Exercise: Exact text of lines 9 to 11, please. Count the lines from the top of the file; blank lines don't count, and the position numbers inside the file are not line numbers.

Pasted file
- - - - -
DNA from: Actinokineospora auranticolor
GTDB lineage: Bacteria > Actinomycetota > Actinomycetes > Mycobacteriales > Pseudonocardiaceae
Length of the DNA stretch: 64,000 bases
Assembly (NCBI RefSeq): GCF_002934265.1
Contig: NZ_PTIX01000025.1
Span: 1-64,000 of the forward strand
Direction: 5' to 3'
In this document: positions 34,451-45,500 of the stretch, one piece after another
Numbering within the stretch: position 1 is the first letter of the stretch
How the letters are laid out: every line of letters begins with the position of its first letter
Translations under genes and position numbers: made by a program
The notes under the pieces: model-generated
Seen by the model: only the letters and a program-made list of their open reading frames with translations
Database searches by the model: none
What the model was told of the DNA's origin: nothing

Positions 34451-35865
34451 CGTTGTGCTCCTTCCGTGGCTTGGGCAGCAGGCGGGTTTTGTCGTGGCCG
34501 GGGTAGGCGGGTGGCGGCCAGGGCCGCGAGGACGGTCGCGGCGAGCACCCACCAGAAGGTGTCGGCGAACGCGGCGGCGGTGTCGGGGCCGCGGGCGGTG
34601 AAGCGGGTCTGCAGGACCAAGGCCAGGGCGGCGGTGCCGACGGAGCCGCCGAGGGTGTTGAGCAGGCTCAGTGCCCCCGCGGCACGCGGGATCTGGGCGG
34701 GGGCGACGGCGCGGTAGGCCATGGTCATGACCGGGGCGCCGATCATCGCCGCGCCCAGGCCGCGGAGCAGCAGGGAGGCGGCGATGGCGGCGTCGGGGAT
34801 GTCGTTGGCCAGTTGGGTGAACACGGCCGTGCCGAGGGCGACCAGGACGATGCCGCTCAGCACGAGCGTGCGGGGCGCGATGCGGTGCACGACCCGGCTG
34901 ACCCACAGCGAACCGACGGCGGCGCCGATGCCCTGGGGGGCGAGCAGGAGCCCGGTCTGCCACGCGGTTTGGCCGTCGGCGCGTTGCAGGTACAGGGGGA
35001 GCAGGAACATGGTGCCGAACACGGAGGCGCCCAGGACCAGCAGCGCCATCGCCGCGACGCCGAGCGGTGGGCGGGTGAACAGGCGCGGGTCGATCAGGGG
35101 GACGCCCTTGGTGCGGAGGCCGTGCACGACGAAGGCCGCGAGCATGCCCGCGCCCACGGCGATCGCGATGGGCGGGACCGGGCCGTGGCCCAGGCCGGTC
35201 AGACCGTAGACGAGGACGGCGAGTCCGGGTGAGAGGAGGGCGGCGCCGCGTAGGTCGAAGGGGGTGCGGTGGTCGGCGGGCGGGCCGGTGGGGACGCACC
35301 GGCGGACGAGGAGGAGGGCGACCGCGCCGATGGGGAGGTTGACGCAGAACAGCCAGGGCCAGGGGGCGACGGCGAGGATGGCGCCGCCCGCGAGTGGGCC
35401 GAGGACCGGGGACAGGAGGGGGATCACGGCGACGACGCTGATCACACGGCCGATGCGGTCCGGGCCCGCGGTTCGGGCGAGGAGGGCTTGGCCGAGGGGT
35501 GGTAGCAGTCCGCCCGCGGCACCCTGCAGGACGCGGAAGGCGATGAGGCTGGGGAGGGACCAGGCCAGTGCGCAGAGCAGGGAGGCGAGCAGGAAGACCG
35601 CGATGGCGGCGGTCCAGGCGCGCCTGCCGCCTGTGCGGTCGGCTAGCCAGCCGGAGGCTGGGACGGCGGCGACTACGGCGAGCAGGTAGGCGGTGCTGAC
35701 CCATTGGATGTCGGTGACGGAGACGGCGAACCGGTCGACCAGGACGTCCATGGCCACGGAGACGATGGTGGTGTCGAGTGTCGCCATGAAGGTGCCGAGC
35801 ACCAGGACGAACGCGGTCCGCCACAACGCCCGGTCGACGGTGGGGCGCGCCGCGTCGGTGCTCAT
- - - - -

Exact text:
Numbering within the stretch: position 1 is the first letter of the stretch
How the letters are laid out: every line of letters begins with the position of its first letter
Translations under genes and position numbers: made by a program